Failure is all but inevitable in any new venture. Indeed, when I am reviewing the business plans of those seeking backing from us at Balderton Capital, the VC firm, I am careful to remind them that, within the technology and engineering community, just one in 100 new businesses are likely to survive their first year.
Of course one must balance the risk of financial loss and job insecurity but it’s important to have skin in the game if you’re playing to win. My own experience as a former entrepreneur and now an investor and a mentor at the Royal Academy of Engineering Enterprise Hub has taught me that the business leaders who approach their failures constructively are those who are capable of turning their business mistakes into thriving ventures.
Resilience and the ability to learn from failure are important skills that entrepreneurs should not underestimate. Having lived and worked in San Francisco, I see a clear difference in attitude on the other side of the Atlantic. Americans have fostered a culture of sharing and celebrating failure, in a way that Europeans are yet to fully adopt.
So here are my five steps to accepting, embracing and moving on from business failure.
(1) Give yourself time to grieve
Losing a business can not only have a serious financial impact but can also place a significant strain on an entrepreneur’s mental health. Many entrepreneurs define themselves by their startups, so it’s unsurprising that if a business fails, its founder may feel like a failure. Before you try to move on, make sure you take time to rebuild your confidence and self-esteem. Whether it’s a holiday or a stint in another role, give yourself the opportunity to remember the real purpose behind what you’re working towards.
(2) Learn from it
Once you have had time to digest the failure it’s important to reflect and learn from it; take a step back and think about what did and didn’t work. For many tech startups a blind love of the technology is often the root of the problem, unless your technology solves a clear customer problem it is unlikely your business will have longevity.
(3) Speak to those who have failed and come out the other side
Take time to speak to entrepreneurs who have been through similar experiences. During times of struggle it is useful to draw on the advice of those who have successfully overcome similar challenges. It is also vital to continue to maintain relations with the key stakeholders of the failed business. It is important to remind yourself that by virtue of their business, investors expect to lose money, but if an investor believes in you there is no reason why they would not support you in the future. And finally, look for opportunities to be part of a community. The Royal Academy of Engineering Enterprise Hub is one of them, a vibrant source of like-minded engineering and technology entrepreneurs who are keen to help you capitalise on growth opportunities.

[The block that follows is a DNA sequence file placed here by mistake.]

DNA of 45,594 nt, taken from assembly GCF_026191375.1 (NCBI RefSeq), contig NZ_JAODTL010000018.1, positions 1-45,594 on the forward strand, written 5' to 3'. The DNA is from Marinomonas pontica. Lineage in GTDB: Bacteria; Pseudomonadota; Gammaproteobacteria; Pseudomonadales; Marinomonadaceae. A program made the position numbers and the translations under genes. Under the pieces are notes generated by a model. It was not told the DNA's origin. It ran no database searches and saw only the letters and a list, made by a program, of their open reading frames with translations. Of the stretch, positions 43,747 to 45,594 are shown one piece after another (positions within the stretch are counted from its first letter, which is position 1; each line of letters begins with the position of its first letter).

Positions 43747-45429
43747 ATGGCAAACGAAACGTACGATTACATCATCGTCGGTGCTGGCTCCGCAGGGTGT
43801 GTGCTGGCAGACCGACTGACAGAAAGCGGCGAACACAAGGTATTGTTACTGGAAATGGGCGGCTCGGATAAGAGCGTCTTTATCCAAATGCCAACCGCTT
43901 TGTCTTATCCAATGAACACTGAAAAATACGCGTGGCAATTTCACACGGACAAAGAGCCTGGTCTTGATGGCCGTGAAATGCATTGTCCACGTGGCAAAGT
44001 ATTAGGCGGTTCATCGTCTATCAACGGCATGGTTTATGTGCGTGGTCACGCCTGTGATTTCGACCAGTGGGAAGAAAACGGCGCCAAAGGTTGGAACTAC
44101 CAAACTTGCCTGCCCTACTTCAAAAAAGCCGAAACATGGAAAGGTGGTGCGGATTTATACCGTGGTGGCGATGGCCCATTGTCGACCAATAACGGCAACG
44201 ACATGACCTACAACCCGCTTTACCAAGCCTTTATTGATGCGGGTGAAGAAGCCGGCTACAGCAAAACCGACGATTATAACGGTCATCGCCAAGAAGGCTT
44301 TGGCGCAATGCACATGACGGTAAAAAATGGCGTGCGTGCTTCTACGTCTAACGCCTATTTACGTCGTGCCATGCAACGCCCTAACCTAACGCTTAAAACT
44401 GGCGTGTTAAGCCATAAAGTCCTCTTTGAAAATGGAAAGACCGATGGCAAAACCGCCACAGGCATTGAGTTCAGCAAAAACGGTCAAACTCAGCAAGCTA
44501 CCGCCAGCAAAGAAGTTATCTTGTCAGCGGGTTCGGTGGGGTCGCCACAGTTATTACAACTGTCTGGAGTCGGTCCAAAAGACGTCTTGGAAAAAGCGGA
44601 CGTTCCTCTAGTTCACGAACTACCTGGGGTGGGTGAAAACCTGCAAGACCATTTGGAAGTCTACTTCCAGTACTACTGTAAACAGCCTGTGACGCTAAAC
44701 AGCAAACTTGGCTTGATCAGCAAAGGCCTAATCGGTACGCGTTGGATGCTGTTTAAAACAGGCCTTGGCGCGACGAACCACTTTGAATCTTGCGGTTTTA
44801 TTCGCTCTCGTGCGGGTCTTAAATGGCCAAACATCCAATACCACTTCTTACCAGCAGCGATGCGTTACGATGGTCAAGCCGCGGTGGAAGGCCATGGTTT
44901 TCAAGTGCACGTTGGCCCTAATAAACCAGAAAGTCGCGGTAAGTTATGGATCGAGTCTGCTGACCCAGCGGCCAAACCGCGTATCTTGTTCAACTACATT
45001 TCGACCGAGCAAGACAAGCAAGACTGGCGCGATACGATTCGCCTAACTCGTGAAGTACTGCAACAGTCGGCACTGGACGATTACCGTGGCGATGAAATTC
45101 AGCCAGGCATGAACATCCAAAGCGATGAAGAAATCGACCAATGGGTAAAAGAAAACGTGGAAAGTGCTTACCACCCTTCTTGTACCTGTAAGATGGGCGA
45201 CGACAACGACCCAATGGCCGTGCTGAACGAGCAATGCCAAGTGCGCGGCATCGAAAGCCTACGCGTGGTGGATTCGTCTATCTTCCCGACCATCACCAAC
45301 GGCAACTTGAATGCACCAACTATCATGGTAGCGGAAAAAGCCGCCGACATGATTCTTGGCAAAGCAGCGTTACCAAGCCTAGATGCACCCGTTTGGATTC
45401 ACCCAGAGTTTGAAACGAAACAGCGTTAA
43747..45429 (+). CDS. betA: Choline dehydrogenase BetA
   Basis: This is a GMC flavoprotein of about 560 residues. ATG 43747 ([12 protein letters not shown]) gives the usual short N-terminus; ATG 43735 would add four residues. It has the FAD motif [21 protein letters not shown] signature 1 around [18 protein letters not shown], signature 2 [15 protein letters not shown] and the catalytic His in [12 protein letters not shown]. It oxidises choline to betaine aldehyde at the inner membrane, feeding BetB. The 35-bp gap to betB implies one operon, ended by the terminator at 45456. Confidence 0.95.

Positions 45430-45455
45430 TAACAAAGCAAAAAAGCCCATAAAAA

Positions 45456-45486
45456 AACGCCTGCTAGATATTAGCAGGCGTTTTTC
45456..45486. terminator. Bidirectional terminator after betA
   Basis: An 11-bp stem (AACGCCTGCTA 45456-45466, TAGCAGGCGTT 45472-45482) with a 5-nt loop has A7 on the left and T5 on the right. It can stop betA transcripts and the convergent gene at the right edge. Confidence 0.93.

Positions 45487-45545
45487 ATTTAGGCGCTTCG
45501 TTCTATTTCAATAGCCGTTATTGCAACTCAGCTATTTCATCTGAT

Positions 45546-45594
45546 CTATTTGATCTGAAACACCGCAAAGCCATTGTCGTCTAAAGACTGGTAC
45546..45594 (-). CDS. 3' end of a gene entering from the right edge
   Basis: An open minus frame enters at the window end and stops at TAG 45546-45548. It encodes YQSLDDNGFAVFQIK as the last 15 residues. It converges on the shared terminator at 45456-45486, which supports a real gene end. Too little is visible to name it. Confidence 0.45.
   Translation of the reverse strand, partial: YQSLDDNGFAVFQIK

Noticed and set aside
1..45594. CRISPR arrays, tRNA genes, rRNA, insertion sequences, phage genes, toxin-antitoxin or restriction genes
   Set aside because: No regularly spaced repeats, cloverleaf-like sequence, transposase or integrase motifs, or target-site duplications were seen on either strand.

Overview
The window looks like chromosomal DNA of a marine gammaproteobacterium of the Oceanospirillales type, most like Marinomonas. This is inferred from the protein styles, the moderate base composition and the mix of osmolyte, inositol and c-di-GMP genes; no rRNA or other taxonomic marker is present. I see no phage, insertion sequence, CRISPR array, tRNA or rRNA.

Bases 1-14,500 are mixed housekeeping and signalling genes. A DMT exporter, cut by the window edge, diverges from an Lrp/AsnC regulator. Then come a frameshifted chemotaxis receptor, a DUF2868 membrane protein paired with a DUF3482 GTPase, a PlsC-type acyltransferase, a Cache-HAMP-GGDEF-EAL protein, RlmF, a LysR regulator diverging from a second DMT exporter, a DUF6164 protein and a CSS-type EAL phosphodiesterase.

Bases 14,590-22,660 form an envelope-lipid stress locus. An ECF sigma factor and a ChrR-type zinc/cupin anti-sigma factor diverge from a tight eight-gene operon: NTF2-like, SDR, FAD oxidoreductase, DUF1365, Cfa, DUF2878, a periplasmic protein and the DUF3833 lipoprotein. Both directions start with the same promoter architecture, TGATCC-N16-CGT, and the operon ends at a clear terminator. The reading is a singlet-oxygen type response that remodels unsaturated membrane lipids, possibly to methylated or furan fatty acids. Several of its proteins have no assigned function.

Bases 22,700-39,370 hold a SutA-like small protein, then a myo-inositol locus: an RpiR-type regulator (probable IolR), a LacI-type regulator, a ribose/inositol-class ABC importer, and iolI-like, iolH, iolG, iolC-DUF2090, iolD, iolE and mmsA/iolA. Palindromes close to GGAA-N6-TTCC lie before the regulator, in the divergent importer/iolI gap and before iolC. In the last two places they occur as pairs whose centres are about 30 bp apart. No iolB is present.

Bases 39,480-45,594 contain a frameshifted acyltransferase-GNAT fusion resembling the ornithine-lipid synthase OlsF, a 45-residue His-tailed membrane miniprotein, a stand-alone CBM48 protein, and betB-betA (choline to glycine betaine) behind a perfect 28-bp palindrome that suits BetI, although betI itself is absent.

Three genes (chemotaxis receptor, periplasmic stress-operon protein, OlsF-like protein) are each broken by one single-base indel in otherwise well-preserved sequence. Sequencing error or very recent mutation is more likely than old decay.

(4) Recognise the freedom that comes with failure
Some of today’s most successful businesses, such as Twitter and Dyson, were businesses that managed to successfully pivot or transform off the back of failure. Failure can provide the freedom to experiment and explore a new venture.
(5) Be proud of failure
The fear of failure is one of the main things that holds people back from taking a risk and starting their own business; but you should be proud of your failure – it shows you have had the courage to be different. Of course, blindly celebrating failure for failures’ sake is not helpful. Entrepreneurs must recognise the role of effective leadership and business acumen in mitigating the risk of avoidable failure.
Launching and running a startup is hard. While business failures are sometimes out of our control, how we bounce back and succeed is up to us. If you anticipate challenges and remember to view each mistake as an opportunity then your startup journey will be that little bit easier.